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The Silver Dream: An InterWorld Novel Hardcover

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Product Details

  • Series: Interworld
  • Hardcover: 256 pages
  • Publisher: HarperTeen; Book Club Edition edition (April 23, 2013)
  • Language: English
  • ISBN-10: 0062067966
  • ISBN-13: 978-0062067968
  • Product Dimensions: 8.3 x 5.5 x 1 inches
  • Shipping Weight: 12 ounces (View shipping rates and policies)
  • Average Customer Review: 3.9 out of 5 stars  See all reviews (33 customer reviews)
  • Amazon Best Sellers Rank: #128,226 in Books (See Top 100 in Books)

Editorial Reviews

From School Library Journal

Gr 7-10-Sixteen-year-old Joey Harker and his band of freedom fighters attempt to save the Altiverse from those who fight to control its science-magic balance. But things get complicated when Acacia, a mysterious and beautiful stranger, follows Joey back into the InterWorld Base. Joey is surprised to learn that she knows a lot-maybe too much-about InterWorld. With war looming, Joey is not sure whether he and his team should trust her. The Silver Dream will be challenging for teens who have not read InterWorld (HarperCollins, 2007). It includes many technological terms, places, and equipment without offering much explanation as to what they are. A slew of characters whose names begin with the letter J is thrown at readers all at once, making it difficult to remember who's who. While The Silver Dream will not appeal to a huge audience, it will find a following among readers who enjoyed the first book, Douglas Adams's The Hitchhiker's Guide to the Galaxy (Harmony, 1980), and Star Trek.-Leigh Collazo, Ed Willkie Middle School, Fort Worth, TXα(c) Copyright 2011. Library Journals LLC, a wholly owned subsidiary of Media Source, Inc. No redistribution permitted.

From Booklist

According to the fine print on the cover and title page, this was “written by Michael and Mallory Reeves.” Gaiman coauthored InterWorld (2007), to which this is the sequel, but his name is in large letters on the jacket. This meandering effort sends teen “Walker” Joey Harker from an alternate universe through a series of randomly strung-together battles and chases in various times and climes with foes both new and previously met. With help from the ghost of a character killed in the first episode and a newly introduced female lead, Acacia “Don’t Call Me ‘Casey’” Jones, Joey survives multiple betrayals and broken bones to witness the final stages of an evil scheme to reboot the myriad earths of the Altiverse. The bad guys then let him go for no evident reason beyond leaving the door open for further sequels. Readers who don’t need to have every (or any) odd occurrence and strange coincidence tied into the main plot as long as the action keeps coming will keep going with this one. Grades 5-8. --John Peters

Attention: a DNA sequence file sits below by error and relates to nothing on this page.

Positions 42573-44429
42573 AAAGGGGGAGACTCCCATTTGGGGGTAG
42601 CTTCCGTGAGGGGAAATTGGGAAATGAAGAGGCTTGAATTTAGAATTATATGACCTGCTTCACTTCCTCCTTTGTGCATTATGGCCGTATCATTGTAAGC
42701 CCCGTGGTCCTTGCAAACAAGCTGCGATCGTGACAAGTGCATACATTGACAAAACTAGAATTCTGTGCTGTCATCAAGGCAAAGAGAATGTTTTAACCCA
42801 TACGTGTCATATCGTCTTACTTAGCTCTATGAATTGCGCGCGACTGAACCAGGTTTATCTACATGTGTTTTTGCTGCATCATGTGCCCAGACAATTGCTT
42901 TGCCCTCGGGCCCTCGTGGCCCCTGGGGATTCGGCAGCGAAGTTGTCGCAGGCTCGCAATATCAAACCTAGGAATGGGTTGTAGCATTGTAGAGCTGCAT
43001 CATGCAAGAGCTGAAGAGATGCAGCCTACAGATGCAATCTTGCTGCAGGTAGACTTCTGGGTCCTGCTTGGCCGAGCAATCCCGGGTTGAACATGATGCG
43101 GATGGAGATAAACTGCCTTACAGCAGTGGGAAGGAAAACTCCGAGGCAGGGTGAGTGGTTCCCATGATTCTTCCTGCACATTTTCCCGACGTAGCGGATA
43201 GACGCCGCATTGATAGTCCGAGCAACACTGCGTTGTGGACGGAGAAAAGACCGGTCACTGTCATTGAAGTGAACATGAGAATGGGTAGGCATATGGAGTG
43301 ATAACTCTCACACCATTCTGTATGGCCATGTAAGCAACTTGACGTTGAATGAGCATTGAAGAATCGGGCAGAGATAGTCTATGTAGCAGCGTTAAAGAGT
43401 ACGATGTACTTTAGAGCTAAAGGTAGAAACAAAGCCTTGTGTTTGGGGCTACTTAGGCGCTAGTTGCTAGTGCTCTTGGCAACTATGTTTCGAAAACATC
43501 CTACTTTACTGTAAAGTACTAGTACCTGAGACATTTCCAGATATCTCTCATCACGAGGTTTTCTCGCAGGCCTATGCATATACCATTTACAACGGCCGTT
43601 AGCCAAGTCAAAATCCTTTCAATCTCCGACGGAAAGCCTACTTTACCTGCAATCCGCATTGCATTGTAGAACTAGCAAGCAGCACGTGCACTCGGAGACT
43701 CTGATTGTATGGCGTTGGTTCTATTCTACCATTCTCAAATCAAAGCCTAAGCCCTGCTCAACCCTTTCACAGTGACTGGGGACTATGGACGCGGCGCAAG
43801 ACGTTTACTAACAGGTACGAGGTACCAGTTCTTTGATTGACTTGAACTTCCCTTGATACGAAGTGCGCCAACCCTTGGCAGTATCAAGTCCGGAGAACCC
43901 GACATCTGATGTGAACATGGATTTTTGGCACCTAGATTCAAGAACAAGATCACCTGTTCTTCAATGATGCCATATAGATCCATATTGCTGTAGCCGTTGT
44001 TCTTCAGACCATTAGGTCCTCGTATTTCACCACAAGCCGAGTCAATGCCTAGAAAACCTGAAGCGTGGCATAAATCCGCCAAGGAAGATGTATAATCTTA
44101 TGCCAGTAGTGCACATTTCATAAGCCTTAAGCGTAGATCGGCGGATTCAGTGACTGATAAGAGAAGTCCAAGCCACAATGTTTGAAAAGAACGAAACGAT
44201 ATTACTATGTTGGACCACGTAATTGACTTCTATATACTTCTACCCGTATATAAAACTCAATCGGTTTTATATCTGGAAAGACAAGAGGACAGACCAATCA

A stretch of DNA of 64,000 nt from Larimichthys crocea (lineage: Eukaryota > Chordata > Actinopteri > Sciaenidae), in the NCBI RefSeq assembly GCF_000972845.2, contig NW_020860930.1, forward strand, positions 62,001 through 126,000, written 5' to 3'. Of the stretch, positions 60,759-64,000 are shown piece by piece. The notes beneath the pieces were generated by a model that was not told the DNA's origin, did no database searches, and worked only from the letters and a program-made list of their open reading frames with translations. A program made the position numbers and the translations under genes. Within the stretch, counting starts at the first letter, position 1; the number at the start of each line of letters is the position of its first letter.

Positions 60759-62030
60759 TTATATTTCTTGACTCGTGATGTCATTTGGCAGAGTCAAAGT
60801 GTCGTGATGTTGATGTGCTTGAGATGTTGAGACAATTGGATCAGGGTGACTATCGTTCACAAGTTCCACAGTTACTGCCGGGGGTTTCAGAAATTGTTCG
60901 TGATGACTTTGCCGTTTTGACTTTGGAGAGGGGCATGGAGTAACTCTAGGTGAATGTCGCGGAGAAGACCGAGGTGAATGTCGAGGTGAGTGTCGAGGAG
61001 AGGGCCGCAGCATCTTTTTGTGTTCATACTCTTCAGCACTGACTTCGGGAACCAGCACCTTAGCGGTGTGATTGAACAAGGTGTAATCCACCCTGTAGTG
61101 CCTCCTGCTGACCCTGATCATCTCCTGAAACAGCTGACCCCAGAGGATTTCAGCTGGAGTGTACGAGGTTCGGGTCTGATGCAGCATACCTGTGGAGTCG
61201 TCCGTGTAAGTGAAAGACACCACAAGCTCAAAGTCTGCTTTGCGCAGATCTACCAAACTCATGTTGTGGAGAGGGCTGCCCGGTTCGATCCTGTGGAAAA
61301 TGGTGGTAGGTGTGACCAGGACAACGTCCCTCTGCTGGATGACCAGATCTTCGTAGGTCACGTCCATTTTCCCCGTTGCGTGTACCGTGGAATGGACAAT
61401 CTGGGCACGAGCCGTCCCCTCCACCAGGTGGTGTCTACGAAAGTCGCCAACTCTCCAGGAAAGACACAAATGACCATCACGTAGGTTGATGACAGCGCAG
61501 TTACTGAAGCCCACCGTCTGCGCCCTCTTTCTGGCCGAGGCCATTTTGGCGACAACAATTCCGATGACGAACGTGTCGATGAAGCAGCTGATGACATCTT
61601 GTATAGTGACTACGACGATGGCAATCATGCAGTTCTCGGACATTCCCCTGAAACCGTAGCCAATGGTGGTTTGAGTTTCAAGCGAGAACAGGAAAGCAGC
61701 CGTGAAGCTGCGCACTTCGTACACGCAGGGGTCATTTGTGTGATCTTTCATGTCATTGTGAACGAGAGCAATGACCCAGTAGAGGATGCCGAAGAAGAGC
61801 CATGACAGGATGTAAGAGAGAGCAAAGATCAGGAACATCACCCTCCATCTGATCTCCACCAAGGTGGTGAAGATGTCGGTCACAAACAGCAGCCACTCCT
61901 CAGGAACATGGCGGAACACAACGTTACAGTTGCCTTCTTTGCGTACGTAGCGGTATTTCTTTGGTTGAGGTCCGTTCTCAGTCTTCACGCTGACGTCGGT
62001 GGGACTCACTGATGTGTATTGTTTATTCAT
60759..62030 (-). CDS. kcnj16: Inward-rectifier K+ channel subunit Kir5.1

More About the Author

I make things up and write them down. Which takes us from comics (like SANDMAN) to novels (like ANANSI BOYS and AMERICAN GODS) to short stories (some are collected in SMOKE AND MIRRORS) and to occasionally movies (like Dave McKean's MIRRORMASK or the NEVERWHERE TV series, or my own short film A SHORT FILM ABOUT JOHN BOLTON).

In my spare time I read and sleep and eat and try to keep the blog at more or less up to date.

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Customer Reviews

Too bad there's so much nothing between one good bit and another.
Sofia Wickerhauser
I even felt satisfied with the ending, but again, the pace, the choppiness, the over-explanation...It made this "quick" read more troublesome than it needed to be.
This is a great book for kids and adults who love young adult literature.
Mary E. Shipman

Most Helpful Customer Reviews

9 of 9 people found the following review helpful By Camuspam on August 9, 2013
Format: Hardcover Verified Purchase
So, after reading "Interworld" and being such a huge Gaiman fan I was honor-bound to read this.

This time I entered eyes wide open.

Neil Gaiman did not write this book.
Neil Gaiman came up with the concept.
Michael and Mallory Reaves wrote this book.
Ok, now I won't scale my expectations.

It was still "blah."
Not saying "bad."
It was nowhere near "bad," but it was "blah."

I felt like Reaves spent an awful lot of time reacquainting the reader with the worlds created, the powers used, the past trials and tribulations, etc.
HEY! I read the last book dude. A little lead-in would have been fine, but you went on way too far.

Again, I like many of the concepts ("Walking," Alternate universes based on choice, all of the characters being different versions of the same essence, but all from different worlds), but I swear, the characters got so muddled. At one point I actually got dizzy (literally) swimming in a sea of names that start with the letter "J." I stopped trying to figure out who was doing what and kept plodding forth through the meat.